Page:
Alissa Jackson’s love for lab work and investigation was inspired by an AP Biology class her senior year of high school. She was also involved in HOSA – Future Health Professionals, which is a national club for students interested in health care. Through working as an athletic training assistant and competing in sports medicine skills competitions with HOSA, Jackson realized that she enjoys interacting with people and doing productive, hands-on work.
Jackson earned her bachelor’s degree in biology in 2021 from Lee University in Cleveland, Tennessee. She was accepted into the McNair Program. Her research mentor, Jonathan Cornett, PhD, worked with her on two summer research projects and her summer thesis project. Her summer research project studied a specific protein, TMEM67, and how mutant variants affect its function in kidney cells. Her thesis project focused on what factors might affect cancer cell susceptibility to irreversible electroporation. Working as a tutor, and later a teaching assistant, Jackson realized her enjoyment for mentoring students. She was accepted to a summer appointment at Wake Forest University in Winston-Salem, North Carolina to work with Jeffrey Scott Willey, PhD, Department of Biomedical Engineering, but the experience was canceled due to COVID-19. She planned to complete an appointment in the National Institutes of Health/National Cancer Institute-funded Pediatric Oncology Education Program at St. Jude under the mentorship of Linda Hendershot, PhD, Department of Tumor Cell Biology, but that was also canceled due to COVID-19.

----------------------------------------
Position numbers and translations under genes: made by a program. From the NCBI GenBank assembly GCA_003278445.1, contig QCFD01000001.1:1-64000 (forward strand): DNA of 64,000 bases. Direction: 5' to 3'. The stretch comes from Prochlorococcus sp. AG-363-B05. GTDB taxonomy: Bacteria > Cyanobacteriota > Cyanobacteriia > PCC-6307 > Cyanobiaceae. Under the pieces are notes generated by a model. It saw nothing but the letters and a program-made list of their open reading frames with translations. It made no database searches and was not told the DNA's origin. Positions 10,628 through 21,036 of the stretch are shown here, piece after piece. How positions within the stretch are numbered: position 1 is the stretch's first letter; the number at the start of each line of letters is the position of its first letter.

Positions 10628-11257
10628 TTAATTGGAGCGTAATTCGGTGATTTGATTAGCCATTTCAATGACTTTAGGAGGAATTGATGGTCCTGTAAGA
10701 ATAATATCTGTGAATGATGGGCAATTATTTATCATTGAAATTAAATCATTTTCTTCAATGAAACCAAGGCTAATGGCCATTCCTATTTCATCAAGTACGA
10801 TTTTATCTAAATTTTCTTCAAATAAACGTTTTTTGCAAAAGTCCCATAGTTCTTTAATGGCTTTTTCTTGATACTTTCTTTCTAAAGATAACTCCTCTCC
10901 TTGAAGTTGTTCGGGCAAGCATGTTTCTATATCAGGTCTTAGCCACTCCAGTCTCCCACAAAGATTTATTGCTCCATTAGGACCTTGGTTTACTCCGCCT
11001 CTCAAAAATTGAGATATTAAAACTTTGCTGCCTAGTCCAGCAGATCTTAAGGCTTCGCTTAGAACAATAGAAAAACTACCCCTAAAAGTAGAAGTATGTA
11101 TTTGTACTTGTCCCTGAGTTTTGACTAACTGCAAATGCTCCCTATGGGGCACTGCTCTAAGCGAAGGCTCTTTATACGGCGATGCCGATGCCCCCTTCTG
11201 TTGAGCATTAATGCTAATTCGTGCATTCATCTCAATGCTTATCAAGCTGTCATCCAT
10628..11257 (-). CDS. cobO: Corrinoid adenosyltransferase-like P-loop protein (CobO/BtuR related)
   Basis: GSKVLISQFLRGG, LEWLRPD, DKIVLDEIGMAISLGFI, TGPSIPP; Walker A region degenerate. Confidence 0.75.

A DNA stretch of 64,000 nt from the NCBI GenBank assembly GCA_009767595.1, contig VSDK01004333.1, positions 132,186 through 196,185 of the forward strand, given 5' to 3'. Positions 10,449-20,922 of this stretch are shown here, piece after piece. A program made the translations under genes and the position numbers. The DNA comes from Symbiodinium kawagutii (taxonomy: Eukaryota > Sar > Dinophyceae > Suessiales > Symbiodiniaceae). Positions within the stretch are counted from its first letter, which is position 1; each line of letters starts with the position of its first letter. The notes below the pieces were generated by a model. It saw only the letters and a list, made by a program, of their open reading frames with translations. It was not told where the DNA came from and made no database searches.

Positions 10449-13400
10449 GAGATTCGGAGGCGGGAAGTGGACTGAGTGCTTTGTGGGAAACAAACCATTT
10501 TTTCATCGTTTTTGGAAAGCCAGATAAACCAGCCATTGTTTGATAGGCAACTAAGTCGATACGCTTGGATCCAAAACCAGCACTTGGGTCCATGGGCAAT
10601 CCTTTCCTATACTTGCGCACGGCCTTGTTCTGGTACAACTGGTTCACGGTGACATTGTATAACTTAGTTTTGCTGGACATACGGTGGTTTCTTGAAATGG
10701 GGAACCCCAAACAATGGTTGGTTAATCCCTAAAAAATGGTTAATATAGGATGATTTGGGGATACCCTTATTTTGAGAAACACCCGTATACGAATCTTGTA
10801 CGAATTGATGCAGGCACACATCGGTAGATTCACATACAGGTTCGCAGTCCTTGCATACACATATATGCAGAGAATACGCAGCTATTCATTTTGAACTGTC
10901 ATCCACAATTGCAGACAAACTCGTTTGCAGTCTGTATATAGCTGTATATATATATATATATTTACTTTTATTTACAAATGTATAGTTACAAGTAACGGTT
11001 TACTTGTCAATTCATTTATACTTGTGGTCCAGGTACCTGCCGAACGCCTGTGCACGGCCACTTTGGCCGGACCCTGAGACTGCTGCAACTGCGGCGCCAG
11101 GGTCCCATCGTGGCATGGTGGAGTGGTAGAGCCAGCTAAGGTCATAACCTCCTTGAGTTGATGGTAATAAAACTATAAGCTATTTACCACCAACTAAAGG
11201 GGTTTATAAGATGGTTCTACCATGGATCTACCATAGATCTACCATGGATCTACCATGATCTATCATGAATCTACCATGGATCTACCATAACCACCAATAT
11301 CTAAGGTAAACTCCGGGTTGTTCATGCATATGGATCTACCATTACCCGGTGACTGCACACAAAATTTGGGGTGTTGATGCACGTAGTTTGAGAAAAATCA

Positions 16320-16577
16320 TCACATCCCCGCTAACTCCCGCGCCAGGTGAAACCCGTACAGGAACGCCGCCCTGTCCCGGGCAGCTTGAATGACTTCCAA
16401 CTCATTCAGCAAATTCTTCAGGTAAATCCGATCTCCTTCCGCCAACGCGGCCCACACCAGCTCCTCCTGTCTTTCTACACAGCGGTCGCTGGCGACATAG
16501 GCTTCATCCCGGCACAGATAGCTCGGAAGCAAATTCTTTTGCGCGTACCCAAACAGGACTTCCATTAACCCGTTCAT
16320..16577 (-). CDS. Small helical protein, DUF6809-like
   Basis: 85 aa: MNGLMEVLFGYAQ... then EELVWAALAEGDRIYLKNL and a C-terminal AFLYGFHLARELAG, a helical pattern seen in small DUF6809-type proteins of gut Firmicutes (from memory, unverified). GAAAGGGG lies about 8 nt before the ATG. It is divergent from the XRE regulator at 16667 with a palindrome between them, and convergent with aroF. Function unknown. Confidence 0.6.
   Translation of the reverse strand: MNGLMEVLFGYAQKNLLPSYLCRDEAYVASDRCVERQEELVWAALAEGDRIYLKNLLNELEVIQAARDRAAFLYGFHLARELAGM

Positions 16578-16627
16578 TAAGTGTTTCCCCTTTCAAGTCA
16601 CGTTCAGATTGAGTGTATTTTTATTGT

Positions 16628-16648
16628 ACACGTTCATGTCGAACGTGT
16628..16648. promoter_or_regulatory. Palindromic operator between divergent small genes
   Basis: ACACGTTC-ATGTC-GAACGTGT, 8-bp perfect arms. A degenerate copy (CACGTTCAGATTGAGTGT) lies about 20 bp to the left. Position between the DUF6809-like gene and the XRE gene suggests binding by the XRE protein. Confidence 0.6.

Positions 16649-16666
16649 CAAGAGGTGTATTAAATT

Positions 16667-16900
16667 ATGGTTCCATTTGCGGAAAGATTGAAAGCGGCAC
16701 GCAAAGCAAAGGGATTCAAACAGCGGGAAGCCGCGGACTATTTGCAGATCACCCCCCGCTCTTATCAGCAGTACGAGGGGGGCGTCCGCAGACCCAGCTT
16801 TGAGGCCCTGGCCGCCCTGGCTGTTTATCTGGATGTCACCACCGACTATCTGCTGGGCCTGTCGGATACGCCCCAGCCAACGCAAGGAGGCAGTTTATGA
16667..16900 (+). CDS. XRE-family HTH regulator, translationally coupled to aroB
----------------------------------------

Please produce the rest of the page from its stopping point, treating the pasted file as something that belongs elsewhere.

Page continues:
“One of my professors told me that everyone at St. Jude – medical staff, patients, and researchers – all enter through the same doors,” she says. “I find that to be a beautiful acknowledgment that the community of medicine is incredibly important. Everyone at St. Jude has a common goal of changing outcomes for children and families so they may experience fulfilling and flourishing lives.”
Hometown: Bulls Gap, Tennessee